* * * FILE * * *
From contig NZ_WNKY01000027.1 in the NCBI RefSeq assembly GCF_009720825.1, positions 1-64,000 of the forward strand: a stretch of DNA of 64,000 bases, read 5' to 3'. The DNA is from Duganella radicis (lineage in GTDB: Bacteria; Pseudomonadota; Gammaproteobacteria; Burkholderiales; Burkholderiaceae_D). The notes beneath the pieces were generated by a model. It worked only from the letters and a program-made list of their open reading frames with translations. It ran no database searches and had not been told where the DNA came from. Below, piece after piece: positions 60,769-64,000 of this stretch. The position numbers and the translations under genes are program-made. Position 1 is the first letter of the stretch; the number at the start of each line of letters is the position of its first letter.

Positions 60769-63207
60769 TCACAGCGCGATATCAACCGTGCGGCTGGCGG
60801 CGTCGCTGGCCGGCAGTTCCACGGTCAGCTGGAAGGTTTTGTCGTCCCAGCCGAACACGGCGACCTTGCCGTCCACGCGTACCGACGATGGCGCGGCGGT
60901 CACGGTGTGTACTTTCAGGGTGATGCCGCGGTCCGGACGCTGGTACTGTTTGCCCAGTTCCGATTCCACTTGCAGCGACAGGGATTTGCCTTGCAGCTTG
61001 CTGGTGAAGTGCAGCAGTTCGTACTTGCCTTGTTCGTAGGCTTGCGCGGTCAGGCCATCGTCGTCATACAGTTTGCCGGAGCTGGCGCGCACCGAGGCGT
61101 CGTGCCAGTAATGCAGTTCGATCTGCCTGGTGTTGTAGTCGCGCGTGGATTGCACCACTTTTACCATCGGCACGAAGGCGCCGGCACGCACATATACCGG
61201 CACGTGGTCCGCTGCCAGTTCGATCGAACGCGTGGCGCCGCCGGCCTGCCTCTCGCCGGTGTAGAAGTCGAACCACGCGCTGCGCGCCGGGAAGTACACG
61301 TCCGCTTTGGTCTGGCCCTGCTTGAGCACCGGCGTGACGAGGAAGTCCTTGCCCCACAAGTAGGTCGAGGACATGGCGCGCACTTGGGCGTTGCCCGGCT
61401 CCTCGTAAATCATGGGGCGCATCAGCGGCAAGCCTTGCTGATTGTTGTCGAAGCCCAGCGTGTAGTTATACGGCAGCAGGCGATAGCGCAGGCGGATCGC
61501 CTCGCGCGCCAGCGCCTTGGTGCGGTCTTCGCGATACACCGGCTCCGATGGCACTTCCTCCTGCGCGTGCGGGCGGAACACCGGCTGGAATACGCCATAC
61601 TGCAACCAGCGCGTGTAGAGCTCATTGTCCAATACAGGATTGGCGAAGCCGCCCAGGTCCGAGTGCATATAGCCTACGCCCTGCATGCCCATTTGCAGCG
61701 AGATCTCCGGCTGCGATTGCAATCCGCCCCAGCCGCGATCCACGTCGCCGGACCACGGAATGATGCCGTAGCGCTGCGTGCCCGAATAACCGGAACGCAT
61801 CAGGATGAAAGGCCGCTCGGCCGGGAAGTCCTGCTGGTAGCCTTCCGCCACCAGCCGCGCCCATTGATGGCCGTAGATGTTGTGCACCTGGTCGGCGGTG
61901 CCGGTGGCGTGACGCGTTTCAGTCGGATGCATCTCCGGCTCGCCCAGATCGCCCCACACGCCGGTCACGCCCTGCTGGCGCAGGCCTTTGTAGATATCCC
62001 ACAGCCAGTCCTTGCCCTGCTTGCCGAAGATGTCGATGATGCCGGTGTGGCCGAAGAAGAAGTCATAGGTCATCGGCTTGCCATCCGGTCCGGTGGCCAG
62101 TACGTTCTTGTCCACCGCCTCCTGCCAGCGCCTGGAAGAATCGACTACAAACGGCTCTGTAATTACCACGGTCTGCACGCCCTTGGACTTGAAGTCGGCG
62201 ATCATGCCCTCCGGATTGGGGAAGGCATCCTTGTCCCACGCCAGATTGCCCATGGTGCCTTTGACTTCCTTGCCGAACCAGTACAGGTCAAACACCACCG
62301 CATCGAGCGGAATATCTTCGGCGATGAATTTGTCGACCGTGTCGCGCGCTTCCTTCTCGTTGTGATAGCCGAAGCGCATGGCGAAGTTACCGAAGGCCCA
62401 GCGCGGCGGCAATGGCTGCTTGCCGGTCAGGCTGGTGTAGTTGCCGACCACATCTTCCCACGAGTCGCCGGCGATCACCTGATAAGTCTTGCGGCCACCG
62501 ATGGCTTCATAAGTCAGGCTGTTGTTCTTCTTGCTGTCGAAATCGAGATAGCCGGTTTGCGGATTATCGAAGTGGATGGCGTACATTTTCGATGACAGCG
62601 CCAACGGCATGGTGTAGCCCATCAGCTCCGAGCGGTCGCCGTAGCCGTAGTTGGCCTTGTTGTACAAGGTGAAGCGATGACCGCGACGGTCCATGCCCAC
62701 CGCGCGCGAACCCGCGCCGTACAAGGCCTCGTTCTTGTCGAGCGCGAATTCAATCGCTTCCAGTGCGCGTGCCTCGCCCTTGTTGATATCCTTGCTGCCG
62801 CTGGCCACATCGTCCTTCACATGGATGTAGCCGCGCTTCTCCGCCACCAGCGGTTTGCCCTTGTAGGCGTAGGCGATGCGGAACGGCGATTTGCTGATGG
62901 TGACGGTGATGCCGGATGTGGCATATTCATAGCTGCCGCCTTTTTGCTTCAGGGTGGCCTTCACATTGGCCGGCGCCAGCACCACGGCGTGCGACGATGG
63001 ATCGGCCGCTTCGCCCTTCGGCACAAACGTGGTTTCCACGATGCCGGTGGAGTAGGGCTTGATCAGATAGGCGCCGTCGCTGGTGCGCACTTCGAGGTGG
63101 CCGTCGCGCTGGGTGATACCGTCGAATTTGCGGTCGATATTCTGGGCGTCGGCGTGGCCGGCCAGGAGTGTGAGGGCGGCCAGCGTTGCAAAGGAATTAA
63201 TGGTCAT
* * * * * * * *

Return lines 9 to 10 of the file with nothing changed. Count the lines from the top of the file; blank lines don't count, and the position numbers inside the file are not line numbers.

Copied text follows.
61301 TCCGCTTTGGTCTGGCCCTGCTTGAGCACCGGCGTGACGAGGAAGTCCTTGCCCCACAAGTAGGTCGAGGACATGGCGCGCACTTGGGCGTTGCCCGGCT
61401 CCTCGTAAATCATGGGGCGCATCAGCGGCAAGCCTTGCTGATTGTTGTCGAAGCCCAGCGTGTAGTTATACGGCAGCAGGCGATAGCGCAGGCGGATCGC